But there was progress. A few months ago, he had declared on national TV that he hadn't made up his mind. At this meeting, when asked, he said that he had reached a point of view. As a lifelong Catholic, he was now personally against any form of shortening life. But, he said, he would "poll" his electorate when the Parliamentary vote was coming up and he would vote , not according to his conscience, but in the direction indicated by his constituents.

Funnily enough, that's exactly what every one of half a dozen candidates for Parliament said when asked for their personal views a few months ago by the same Grey Power members. But not one candidate described how they would organise this "poll". None assured us such a poll would be properly managed by a reputable profession firm. None even thought to mention that their poll would not be limited to members of their own party, or their own church or other easily accessible group. Sounds like a cop-out to me...

I'm pleased that our MP has now reached a point of conviction he can own up to in public. I don't share his view but I respect it. I certainly won't seek an audience with him to try to change his views.  And, personally, I would be happy for him to vote according to his conscience and not according to some mish-mash of a poll that might or might not represent the wide range of public opinion in any electorate.

I just want to see some action in response to the declared wishes of the vast majority of the population over several professionally managed opinion polls over a decade or more. Let's get on with the vote.

Thursday, November 9, 2017

A Literary Adventure with Parkinson's Disease?

Some time ago I made a commitment that I would not start another major project that might put me under pressure to finish before my Use By date was up. However, my Oncologist's challenge to do something worthwhile if I could enjoy another year of good quality of life has, in part, dropped me into another fairly large project.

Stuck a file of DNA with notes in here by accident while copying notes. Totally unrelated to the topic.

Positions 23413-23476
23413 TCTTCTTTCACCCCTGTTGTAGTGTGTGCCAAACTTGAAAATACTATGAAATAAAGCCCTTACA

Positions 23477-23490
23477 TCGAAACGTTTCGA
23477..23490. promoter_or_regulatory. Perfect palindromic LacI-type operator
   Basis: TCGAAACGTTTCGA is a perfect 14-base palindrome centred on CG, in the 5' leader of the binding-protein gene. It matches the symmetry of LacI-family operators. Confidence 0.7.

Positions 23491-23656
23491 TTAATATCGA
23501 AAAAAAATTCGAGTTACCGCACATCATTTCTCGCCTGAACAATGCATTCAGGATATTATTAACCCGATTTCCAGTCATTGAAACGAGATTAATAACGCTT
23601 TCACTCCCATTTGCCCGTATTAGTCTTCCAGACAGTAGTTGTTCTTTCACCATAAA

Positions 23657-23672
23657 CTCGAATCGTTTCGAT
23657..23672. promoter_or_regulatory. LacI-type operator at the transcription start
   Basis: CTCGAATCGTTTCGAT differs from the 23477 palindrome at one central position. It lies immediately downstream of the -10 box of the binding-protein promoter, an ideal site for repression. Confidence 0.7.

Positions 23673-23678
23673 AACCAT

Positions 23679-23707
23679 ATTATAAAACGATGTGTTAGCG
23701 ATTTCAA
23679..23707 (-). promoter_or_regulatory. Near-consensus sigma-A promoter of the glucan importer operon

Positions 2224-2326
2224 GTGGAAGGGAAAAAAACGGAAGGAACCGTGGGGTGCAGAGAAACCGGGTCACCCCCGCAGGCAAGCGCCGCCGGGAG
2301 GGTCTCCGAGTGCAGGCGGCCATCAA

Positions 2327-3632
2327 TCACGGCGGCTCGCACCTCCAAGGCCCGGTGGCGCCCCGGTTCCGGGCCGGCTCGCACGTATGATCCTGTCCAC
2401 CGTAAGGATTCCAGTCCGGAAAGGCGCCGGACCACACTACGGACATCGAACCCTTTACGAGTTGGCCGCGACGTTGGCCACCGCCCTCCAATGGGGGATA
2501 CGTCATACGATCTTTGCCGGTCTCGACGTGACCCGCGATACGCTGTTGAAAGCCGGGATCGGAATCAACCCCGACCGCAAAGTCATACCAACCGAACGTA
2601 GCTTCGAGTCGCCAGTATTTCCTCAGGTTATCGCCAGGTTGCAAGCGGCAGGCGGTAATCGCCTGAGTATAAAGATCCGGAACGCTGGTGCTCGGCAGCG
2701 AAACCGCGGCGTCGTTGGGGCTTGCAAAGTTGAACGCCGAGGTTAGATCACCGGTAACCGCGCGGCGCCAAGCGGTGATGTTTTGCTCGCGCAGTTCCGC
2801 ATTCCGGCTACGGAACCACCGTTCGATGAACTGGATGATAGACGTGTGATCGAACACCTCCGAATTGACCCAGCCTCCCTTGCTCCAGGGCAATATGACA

One of our Village residents has recently prepared a substantial paper on a self-help regime that she and her husband worked on after his diagnosis of Parkinson's Disease. They have experienced some remarkable developments and she has recorded their story in considerable detail. Her draft has received some significant commendations from professional people in the field. She has now come to me for some suggestions about how her story could be told.

We're first going to spend a little looking at what she's written and how it might be re-shaped to help other couples experiencing this condition. Certainly, my interest has been piqued. One can't help but be inspired by her passion. It looks as if we are going to be travelling an interesting road over the next few weeks.

Wednesday, November 1, 2017

On the bus this morning

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This morning I took a free bus ride to Orewa to return a library book (Anne Salmond’s “Tears of Rangi”, an amazing and powerful account of “experiments across worlds” in our tentative bicultural journey in this country). To take the car would cost about 90c in electricity and that seemed extravagant and unnecessary.

Waiting at the bus stop for the return trip, two of us were extravagantly blessed by a long-haired, bearded, barefoot, not very kempt fellow, who from three metres away wished us a very cordial and enthusiastic good day “following in the steps of Jesus”. When he came by again I asked him to what part of the various flocks of Jesus did he belong. “Oh, just the Jesus Way”, he said. Now, as a progressive Christian, I should have been satisfied enough to hear that.

But I still followed him onto the bus and sat beside him, leaving about 42 seats for the other three passengers. I invited him to talk a little more about his faith and way of life but there was nothing forthcoming. I ventured a few thoughts of my own but he remained non-committal. I introduced myself as a retired minister but on reflection I guess that was never likely to help.

I don’t know what I expected. But I guess I hoped he had something more to share than just the passing catchphrase, no matter how elegant...

Tuesday, October 31, 2017

The CaPros Report

Just back from Medical Oncology. My PSA is down slightly from 57 to 43 which still seems pretty high to me. We are continuing on Abiraterone and half a dozen other things. Now we're adding in some medication for severe back pain the last six days - this is occurring in the right place but it may or may not be cancer-related. If not it will clear up in a few days... Nothing seriously depressing in all that, for which we continue to be grateful.

Afterwards we had a pleasant drive out to the airport for some free car electricity, some shopping, a trip through the Waterview Tunnel and some country driving back to home.